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Some Covid Links

UnHerd‘s Freddie Sayers talks to a former prisoner of Australia’s Covid-internment camp.

Here’s the abstract of a new paper by Daron Acemoglu, Victor Chernozhukov, Iván Werning, and Michael D. Whinston – a paper which lends a good deal of support (without mentioning it) to the spirit of the great Great Barrington Declaration): (HT Ian Fillmore)

We study targeted lockdowns in a multigroup SIR model where infection, hospitalization, and fatality rates vary between groups—in particular between the “young,” the “middle-aged,” and the “old.” Our model enables a tractable quantitative analysis of optimal policy. For baseline parameter values for the COVID-19 pandemic applied to the US, we find that optimal policies differentially targeting risk/age groups significantly outperform optimal uniform policies and most of the gains can be realized by having stricter protective measures such as lockdowns on the more vulnerable, old group. Intuitively, a strict and long lockdown for the old both reduces infections and enables less strict lockdowns for the lower-risk groups.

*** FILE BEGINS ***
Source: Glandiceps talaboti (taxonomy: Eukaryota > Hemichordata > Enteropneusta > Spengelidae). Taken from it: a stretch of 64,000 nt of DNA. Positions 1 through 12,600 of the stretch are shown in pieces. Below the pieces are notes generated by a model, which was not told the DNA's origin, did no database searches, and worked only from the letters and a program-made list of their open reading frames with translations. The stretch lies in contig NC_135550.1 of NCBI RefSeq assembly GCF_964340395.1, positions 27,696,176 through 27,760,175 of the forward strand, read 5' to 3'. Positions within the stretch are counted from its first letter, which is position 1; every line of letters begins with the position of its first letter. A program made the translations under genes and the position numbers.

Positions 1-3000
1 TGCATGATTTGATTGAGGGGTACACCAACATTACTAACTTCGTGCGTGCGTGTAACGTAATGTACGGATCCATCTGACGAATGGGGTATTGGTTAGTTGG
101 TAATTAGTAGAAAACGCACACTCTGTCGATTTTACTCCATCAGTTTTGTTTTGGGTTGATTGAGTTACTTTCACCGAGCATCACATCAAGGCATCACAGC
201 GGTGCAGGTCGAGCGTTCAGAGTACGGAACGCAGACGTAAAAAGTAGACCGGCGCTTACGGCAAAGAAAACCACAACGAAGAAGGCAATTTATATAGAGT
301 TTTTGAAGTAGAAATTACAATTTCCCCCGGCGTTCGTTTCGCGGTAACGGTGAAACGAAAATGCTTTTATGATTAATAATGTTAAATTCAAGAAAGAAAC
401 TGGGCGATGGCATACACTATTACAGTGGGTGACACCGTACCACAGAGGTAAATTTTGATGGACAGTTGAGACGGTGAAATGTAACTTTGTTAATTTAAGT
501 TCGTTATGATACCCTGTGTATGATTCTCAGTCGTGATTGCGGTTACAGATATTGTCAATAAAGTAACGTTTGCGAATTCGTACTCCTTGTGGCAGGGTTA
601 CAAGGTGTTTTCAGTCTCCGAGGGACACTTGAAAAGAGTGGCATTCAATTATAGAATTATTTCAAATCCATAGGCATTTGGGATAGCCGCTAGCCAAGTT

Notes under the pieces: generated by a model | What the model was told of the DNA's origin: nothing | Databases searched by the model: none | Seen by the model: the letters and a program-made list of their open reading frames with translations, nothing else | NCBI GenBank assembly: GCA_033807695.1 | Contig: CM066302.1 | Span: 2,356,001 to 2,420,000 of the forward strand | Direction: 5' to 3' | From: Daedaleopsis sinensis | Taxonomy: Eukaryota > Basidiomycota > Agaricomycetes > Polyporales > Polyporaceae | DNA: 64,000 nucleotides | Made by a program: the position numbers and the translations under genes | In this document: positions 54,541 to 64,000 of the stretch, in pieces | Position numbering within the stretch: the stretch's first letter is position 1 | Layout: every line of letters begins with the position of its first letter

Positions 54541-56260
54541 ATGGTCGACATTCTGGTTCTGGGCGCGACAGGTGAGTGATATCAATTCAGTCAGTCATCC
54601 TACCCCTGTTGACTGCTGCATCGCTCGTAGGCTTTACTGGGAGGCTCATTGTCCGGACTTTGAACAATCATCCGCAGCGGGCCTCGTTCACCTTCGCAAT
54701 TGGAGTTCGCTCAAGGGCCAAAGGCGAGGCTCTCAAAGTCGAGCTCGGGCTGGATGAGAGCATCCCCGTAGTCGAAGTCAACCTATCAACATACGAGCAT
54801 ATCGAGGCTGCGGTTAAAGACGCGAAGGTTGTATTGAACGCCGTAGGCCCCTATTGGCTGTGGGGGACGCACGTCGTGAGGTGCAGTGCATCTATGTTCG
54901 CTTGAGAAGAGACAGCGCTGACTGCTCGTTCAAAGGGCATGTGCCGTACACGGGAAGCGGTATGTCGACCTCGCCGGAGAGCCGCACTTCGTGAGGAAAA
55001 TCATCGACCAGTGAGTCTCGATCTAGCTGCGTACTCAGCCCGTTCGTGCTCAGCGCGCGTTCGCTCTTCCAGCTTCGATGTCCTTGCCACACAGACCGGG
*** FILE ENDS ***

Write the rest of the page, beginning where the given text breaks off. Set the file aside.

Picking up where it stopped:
Speaking of the great Great Barrington Declaration and its recommendation of Focused Protection, here’s Wall Street Journal columnist Holman Jenkins:

This speed of transmission is what keeps throwing the world for a loop; moreover, it seems indisputable in retrospect that we squandered our best point of leverage by failing to focus on protecting the elderly and those at highest risk.

Indeed, so much of what we became hysterical about—mask wearing and vaccine hesitancy as applied to the low-risk—was a poor substitute for communicating about and acting on distinctions in risk.

The worst part is we knew better on day one, but political imperative did not favor realistic communication about risk or prioritization.

Another Wall Street Journal columnist writing recently about Covid is Kimberly Strassel. A slice:

The White House on Thursday released its latest list of Covid rules in anticipation of a rise in winter cases and the arrival of the Omicron variant. The administration imposed new testing rules for international travelers, extended its transportation mask mandate, and announced it would launch hundreds of vaccination clinics and a campaign for boosters, distribute 25 million free tests, and allow reimbursement for home testing.